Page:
Łódź to Litzmannstadt: Derek Hastings on the Rywka Lipszyc diary


Photo courtesy of Emanuel Ringelblum

A bridge in Łódź ghetto. Rywka Lipszyc recorded her experiences in a diary during her imprisonment at Łódź.

Tanner Trafelet, Contributor

On Sept. 1, the Holocaust Memorial Center in Farmington Hills welcomed Derek Hastings ‒‒ associate professor of history at Oakland University ‒‒ to present on the diary of Rywka Lipszyc. 

Lipszyc, a Polish-Jewish teenage girl, composed a diary during her imprisonment in the Łódź ghetto and eventual transfer to the Auschwitz-Birkenau death camp. Her fate is unknown as she disappeared from recorded history upon entrance into Auschwitz, with April 1944 marking the last of her diary entries. Hastings’ speech and presentation served as the keynote events of the evening centered on the Holocaust Center’s featured exhibit, “Rywka’s Diary ‒‒ A Girl Lost, a Diary Found.” 

Born on Sept. 15, 1929, Rywka grew up the youngest of four children in the Polish city of Łódź.  Following the 1939 German invasion of Poland, Rywka and her family were forcefully relocated to the Łódź ghetto ‒‒ a sealed off area in the northwestern part of the city, isolated from the outside world via brick walls, barbed wire fences and devoid of running water and sewer ‒‒ where her father died from complications from a severe beating during the initial stages of the German occupation in 1941. One year later, Rywka’s mother died from malnutrition and exhaustion. 

“Rywka was fourteen when she started her diary. She took it with her when she was moved to Auschwitz…although the persecution of the Jews began with the German invasion, the establishment of the ghetto took time,” Hastings said. “From the beginning [of Nazi occupation], ethnic Germans in Łódź (renamed Litzmannstadt as a result of Nazi urban renewal program) came forward to exercise German control over the city, to fly Nazi flags and use the Hitler salute.”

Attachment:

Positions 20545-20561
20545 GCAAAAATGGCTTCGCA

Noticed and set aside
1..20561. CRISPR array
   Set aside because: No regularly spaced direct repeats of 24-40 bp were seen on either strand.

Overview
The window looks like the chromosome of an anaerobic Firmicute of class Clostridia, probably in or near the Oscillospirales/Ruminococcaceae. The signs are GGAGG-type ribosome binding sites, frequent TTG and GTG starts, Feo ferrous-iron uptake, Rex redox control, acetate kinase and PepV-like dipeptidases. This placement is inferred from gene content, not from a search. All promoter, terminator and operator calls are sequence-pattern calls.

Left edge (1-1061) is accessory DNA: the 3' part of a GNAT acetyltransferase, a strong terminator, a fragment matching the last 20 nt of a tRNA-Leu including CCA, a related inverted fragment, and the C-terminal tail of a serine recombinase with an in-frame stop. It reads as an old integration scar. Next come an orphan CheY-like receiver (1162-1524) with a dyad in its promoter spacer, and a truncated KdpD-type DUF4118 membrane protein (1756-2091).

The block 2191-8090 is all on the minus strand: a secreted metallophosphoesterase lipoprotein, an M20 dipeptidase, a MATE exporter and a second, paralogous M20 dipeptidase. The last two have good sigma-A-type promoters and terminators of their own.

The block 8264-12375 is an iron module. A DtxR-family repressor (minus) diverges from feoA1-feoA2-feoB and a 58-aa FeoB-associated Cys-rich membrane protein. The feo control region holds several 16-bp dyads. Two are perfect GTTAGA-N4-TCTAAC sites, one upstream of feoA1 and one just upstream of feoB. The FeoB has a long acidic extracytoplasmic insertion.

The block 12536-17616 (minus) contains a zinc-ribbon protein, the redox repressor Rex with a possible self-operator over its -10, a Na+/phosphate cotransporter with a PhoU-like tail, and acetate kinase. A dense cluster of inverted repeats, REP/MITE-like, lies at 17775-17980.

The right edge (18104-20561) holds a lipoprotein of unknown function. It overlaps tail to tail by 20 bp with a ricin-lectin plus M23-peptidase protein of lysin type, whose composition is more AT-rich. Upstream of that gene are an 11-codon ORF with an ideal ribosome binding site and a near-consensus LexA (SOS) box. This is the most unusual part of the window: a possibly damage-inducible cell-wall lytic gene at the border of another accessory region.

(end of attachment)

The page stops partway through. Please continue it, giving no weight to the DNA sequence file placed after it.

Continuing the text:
The creation of ghettos for the concentration and isolation of Jewish people was a tragically common practice throughout Nazi-occupied Europe, Hastings explained. Continued maintenance of many ghettos, and the Łódź ghetto specifically, was a result of bureaucratic warfare within the Nazi regime centered on the productivity of the Jewish slave laborers sealed in the ghetto. 

The Nazi government maintained the ghettos as it decided between whether to keep Europe’s Jews alive to be used for slave labor, or if it was easier to kill them all using the developing death camps in Eastern Europe, which constituted the “Final Solution.” The latter finally won out, with Rywka’s ghetto being liquidated in 1944, and its inhabitants were sent to Auschwitz in 1944 for extermination by gas chamber. 

“Her [Rywka’s] adolescent perspective gives insights that the older, ‘more mature’ people would not have been able to give,” Hastings said. “I think what she would try to tell us is that we all underestimate ourselves, we all think our limitations mean that we don’t have anything important to say.”

Hastings focused the later stages of his presentation on the themes he believed to be present in Rywka’s diary. Things such as her youthful, tragic infatuation with teenage life, her eternal mourning for dead family members and her contemplation and sometimes yearning for the release of death were all themes that screamed in a dark, isolated agony in the tightly packed one hundred or so pages of her diary. However, the diary’s pages also feature experiences that carry a glowing, but broken light for the reader to view her life from.

“Her diary, as a tangible object, is a form of immortality that allows her to still influence the world around us through her thoughts and experiences,” Hastings said. “Her hope was not misguided.”